Iowa Virtual Literacy Protocol: A Pre-Experimental Design Using Kurzweil 3000 Text-To-Speech Software With Incarcerated Adult Learners
McCulley, Yvette K.
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SubjectText-to-speech software; Prisoners--Study and teaching--Midwest; Literacy--Prisoners and prisons, United States--Midwest; Comprehensive Adult Student Assessment System (Foundation for Educational Achievement)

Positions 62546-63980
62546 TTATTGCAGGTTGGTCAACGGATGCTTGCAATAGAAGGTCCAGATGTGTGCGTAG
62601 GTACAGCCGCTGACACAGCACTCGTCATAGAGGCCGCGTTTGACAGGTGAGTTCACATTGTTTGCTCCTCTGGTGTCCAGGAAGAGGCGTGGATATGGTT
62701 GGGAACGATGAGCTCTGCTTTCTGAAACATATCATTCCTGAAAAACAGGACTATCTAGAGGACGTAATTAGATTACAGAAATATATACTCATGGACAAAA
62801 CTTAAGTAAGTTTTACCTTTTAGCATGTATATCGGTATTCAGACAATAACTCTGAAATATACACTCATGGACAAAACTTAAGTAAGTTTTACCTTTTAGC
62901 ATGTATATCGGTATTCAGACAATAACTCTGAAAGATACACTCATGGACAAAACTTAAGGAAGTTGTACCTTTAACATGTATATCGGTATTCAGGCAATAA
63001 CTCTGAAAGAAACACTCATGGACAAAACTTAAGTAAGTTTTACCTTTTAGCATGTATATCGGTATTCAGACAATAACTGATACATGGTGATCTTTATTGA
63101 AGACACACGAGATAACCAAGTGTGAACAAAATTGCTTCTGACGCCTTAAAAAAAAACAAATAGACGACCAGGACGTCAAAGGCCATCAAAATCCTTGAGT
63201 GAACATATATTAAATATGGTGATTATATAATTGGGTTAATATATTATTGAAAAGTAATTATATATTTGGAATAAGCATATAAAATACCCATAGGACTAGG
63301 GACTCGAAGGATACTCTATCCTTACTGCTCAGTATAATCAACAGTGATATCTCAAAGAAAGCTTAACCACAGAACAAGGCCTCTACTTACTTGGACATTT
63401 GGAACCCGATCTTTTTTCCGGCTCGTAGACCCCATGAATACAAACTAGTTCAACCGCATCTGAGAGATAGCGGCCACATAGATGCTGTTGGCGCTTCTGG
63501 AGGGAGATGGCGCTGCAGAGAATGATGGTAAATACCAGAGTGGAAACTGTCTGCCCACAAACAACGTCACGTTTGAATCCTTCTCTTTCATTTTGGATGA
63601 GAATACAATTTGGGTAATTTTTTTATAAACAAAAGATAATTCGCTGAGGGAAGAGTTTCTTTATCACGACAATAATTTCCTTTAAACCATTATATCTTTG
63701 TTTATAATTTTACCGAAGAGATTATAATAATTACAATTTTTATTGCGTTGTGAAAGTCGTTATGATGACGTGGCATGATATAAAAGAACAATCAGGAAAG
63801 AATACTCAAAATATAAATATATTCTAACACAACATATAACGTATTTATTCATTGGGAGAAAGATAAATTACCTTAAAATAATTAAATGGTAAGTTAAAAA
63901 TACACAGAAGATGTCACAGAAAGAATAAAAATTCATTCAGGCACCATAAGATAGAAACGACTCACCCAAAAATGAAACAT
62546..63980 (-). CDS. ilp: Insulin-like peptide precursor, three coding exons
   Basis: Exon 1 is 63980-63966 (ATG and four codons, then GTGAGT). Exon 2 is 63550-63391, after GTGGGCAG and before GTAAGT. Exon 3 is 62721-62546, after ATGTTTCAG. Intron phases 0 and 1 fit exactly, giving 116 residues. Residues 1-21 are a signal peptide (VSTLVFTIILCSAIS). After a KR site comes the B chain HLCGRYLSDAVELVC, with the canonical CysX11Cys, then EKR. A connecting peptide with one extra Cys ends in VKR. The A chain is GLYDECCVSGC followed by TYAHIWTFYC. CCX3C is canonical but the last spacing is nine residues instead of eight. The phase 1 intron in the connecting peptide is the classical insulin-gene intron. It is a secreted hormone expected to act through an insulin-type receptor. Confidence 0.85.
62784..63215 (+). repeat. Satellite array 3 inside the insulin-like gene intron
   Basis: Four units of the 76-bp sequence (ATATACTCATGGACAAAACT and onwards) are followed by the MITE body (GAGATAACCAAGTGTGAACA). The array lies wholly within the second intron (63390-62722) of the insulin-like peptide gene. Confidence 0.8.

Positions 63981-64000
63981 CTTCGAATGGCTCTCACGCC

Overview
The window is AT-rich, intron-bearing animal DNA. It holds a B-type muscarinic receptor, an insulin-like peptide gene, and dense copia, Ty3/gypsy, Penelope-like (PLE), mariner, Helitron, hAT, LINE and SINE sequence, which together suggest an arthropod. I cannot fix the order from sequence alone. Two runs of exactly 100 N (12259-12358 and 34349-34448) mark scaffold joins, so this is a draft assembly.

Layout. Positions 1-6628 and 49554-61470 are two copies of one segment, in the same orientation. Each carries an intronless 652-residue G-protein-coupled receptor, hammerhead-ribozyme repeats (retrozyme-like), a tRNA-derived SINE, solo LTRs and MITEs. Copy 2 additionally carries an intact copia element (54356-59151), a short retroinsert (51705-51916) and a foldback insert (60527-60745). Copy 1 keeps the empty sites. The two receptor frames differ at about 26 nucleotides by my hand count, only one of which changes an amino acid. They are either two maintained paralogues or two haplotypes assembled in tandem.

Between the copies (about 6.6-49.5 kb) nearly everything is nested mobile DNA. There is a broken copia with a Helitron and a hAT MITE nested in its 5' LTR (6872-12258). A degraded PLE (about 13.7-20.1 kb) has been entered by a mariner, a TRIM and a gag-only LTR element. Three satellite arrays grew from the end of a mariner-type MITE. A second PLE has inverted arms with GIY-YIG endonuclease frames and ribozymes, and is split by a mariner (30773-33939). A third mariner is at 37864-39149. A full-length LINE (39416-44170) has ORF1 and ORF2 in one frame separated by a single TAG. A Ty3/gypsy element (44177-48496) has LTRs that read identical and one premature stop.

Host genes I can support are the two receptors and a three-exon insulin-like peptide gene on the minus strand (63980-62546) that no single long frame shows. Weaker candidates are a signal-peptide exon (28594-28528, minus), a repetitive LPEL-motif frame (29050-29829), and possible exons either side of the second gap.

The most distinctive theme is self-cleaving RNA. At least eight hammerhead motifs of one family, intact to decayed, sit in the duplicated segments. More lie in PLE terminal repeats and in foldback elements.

The problem: The increasingly competitive global economy demands literate, educated workers. Both men and women experience the effects of education on employment rates and income. Racial and ethnic minorities, English language learners, and especially those with prison records are most deeply affected by the economic consequences of dropping out of school. The purpose of this study is to assess the effect of adaptive technology (text-to-speech software) on incarcerated low-literate adult populations. This study will determine the effectiveness of text-to-speech computer software technology with incarcerated adult learners seeking to improve literacy competencies. Procedures: The study employed pretests and posttests of a cohort of 24 incarcerated adult learners in two Midwest incarceration facilities segregated by gender. The students spent instructional time using the Kurzweil 3000 text-to-speech computer software in the prison educational center. The study was completed in five months from winter of 2010 to spring of 2011. Data were analyzed using independent samples t-tests and a categorical description for student/teacher satisfaction (like or dislike) and ease of use. Findings: The t-test determined there was a significant positive difference between pretest and posttest Comprehensive Adult Student Assessment System (CASAS) literacy scores when using a text-to-speech treatment with adult incarcerated populations with low literacy skills. The majority of students and teacher/mentors experienced satisfaction with the technology usage. Conclusions: The findings supported literacy improvement by using text-to-speech computer software in the incarcerated adult population of students with beginning low-literacy skills. Recommendations: Recommendations for future research include expansion of the study to include non-incarcerated adult students, studies of the effectiveness of adult education curricula, advanced professional development for educators working in the prison environment, more accommodating technology application within a blended classroom, and inclusion of a more in-depth longitudinal study to assess benefits over time with the inclusion of multiple assessments and entry points for student engagement.
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